I’ve been doing a little digging on death lately.
Maybe I should backtrack and explain.
I always thought I was the only person obsessed with death and dying. I think about it all the time. Partly because I’ve had a few brushes with it, partly because I’m anxious in general.
I worry about what I’m supposed to be doing with my life. Whether I’ll achieve any of my goals or not. Whether I should just be happy with the goals and blessings I already have. Whether anything of me will last (beyond the world’s largest and most interesting garage sale). Whether I’ve done right by my kids, my family, my husband, my art, my writing.
Becoming a hospice volunteer was part of my exploration about death. I’ve learned so much, grown in so many ways. Still learning. Still growing, with every single client.
Many people think people who do hospice work are “better”, or “braver” or “more noble” than your average person-on-the-street, that we have a better, more evolved understanding of death. We’re not, and we don’t. When our own loved ones are in danger, or dying, we are just as much at sea as everyone else.
We’ve simply learned a little bit more about being as opposed to doing, or even worse, fixing. (Though, as my incredibly grounded volunteer supervisor Lorraine would say, “Hospice is full of recovering fixers…!”)
I’ve been reading an odd book called STARING AT THE SUN by Irvin Yalom, a therapist who deals with death anxiety. Working on the assumption that our fear of death is at the heart of most of our anxieties, he works to assure us that understanding this can lead to a richer LIFE. He talks often about the basic needs we humans have, and how even the best therapy–a sharing of healthier ideas–is enormously improved when the therapist deeply connects with his patient. Because ideas-plus-connection is an incredibly power force for healing and reconciliation.
Connection. Such a simple word, and one whose strength we can easily overlook.
But everything we do, everything we yearn for, is to garner for ourselves love, and meaningful connection.
When I’m fighting with my husband, what I am pushing down deep inside me is how much I yearn for his good opinion, for his love and respect. When he accidentally breaks the connection between us with a clumsy comment or a snitty response, I am devastated. But I cover up for that devastation with anger.
Vice versa, too.
Why am I yammering on about death, and connection?
Because this is why I make my art. And this is where the power of my images, the power of my story, the power of the cave that inspires me, comes into play.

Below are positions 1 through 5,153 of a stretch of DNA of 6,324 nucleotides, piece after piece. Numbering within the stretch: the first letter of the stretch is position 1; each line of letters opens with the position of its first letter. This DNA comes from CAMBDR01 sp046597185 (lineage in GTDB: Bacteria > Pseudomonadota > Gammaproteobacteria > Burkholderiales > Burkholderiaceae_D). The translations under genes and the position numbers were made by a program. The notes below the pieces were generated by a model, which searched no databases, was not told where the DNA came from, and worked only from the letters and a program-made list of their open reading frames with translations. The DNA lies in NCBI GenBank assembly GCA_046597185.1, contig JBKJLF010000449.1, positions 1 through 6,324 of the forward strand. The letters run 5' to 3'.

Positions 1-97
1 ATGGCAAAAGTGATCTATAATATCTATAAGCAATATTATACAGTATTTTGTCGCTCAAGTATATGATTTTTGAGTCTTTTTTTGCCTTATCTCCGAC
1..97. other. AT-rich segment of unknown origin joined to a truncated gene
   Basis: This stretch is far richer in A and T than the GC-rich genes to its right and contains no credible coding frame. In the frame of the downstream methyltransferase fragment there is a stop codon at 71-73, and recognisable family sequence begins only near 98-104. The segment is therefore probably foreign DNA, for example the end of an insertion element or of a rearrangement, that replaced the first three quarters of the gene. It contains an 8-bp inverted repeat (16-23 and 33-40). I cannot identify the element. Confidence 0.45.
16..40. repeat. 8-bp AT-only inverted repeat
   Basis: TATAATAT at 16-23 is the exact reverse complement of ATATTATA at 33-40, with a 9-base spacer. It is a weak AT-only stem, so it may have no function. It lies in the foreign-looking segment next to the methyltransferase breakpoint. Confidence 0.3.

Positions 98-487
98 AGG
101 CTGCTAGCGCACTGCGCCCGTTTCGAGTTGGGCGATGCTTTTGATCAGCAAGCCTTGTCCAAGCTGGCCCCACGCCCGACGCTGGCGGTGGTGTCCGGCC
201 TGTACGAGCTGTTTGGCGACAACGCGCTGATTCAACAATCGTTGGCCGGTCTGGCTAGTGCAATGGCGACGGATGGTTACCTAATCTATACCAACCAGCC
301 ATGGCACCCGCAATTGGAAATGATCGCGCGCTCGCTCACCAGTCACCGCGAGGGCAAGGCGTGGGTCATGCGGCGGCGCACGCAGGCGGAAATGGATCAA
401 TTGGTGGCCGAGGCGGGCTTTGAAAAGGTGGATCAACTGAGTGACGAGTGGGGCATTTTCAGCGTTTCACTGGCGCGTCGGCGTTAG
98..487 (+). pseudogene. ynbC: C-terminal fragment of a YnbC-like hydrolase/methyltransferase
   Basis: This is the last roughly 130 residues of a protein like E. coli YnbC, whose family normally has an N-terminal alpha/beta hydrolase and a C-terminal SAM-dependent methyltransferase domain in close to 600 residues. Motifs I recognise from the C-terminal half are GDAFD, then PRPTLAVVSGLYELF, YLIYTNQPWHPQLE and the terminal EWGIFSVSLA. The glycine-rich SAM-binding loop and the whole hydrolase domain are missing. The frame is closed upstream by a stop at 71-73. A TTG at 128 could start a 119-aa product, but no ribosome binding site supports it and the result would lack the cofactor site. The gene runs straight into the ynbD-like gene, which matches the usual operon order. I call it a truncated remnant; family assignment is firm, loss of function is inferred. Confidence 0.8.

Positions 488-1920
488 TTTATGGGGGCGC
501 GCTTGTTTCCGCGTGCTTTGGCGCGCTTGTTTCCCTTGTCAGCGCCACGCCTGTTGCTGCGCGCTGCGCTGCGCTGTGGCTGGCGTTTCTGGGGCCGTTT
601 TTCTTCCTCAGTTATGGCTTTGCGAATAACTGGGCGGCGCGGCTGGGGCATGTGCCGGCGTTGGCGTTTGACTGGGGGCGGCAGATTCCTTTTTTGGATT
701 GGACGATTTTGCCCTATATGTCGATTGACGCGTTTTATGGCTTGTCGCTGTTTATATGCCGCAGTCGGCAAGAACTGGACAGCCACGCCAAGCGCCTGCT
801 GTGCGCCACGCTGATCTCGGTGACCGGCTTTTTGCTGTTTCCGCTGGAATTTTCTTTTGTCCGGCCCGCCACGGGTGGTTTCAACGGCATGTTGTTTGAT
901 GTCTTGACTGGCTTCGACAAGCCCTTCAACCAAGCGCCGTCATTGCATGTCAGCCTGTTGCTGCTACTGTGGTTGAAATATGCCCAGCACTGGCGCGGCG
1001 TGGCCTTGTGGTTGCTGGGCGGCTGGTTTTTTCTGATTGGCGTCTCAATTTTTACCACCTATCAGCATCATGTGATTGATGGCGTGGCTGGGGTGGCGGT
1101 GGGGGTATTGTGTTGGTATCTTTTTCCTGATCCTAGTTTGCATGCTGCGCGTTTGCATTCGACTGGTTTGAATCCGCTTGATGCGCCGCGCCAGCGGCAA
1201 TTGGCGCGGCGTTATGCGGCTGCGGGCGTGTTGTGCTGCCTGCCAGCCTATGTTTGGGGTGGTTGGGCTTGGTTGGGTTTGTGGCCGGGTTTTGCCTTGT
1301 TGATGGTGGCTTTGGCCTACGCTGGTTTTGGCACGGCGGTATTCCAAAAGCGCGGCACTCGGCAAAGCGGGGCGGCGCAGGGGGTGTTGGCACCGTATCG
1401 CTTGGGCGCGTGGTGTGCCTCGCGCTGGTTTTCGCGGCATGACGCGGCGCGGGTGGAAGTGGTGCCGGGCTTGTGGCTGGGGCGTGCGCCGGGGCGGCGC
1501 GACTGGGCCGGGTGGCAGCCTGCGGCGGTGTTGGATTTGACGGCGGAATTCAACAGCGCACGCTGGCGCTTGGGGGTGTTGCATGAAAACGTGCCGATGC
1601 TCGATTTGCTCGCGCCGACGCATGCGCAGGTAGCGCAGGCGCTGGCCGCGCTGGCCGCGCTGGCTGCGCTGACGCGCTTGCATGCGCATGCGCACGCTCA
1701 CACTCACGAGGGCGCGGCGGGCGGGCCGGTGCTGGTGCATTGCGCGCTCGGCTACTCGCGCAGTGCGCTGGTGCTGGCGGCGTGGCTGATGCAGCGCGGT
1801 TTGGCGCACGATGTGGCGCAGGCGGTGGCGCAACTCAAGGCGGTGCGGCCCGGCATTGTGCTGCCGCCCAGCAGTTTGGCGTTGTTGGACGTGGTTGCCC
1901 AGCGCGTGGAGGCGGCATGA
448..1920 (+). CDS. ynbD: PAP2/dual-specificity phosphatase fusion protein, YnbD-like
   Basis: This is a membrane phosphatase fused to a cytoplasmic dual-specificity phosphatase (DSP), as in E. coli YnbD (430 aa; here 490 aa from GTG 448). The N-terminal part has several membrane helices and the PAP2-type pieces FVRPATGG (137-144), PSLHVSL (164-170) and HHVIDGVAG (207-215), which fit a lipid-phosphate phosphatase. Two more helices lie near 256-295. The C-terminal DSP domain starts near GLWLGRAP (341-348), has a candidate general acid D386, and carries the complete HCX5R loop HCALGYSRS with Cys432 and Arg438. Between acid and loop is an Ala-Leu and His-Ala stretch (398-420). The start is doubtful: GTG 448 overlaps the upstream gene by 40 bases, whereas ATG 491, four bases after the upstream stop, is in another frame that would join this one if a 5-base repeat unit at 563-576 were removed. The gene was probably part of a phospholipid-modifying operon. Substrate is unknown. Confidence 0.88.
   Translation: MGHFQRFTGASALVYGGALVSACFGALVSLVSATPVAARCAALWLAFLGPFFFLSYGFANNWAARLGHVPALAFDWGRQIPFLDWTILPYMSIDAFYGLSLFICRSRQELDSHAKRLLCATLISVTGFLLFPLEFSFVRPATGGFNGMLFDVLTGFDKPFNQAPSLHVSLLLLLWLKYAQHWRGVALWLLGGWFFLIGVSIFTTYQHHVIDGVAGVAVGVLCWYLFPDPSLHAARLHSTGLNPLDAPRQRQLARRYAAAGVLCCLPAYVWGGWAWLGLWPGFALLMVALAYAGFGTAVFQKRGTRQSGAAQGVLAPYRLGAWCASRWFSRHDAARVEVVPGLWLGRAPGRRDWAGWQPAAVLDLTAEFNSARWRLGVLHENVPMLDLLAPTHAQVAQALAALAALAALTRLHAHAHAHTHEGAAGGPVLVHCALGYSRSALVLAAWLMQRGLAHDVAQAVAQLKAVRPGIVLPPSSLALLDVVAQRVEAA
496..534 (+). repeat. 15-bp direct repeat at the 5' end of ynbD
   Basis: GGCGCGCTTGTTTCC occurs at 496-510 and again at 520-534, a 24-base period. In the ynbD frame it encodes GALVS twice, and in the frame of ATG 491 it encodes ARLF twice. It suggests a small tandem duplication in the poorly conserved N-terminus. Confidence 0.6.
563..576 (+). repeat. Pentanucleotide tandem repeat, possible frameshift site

I try to shine a little light on the wonderful, and frightening, and sad, and awful things that make us human. I try to figure out what holds us all together, while still allowing each of us to dance to our own unique music.
I’m reading another book about prehistoric art called THE CREATIVE ICE AGE BRAIN: Cave Art in the Light of Neuroscience Written by an art historian who is also an artist, it celebrates the unique nature of this human thing called art. The things Ms. Alperts says about ancient art could be said about almost any art being made today: It is unique to the maker as it simultaneously reflects the culture the maker lives in.
I’ve always felt that these artists of the distant past had something to say, something so powerful it reaches across eons of time to touch us today. Creating “…echoes in our modern hearts”, it is something that has lasted far, far beyond the original intentions of its makers. It is the ultimate connection that arcs across 30,000 years, perhaps more.
Don’t we all wish we could leave such a legacy?
At the same time, the message (not being written to us) will forever remain lost, an enigma.
And someday, the knowledge of these paintings, this works of art, these carvings, and our study of them, will be lost forever, too. Because nothing lasts forever.
Such is the mystery of life. Such is the mystery of death.
Oddly, the most moving comment I read in Dr. Yalom’s book was the idea that “ceasing to be” in death is remarkably like “not being yet” before we are born. In both spaces, we will have no consciousness, no sense of being. Why is one frightening, but not the other? Because now we know what we’re missing! (A little death humor here….)
I don’t have a great wrap-up for you today, or even a great thought. It’s just what I’ve been thinking about the last few days, as I stumble my way through this amazing, challenging, beautiful, sad, tragic, happy, confusing, astonishing life.
I’m also starting to de-clutter my studio. That always makes me think of death, too. (See the remark about the world’s biggest garage sale above.) I promise you a lighter piece tomorrow!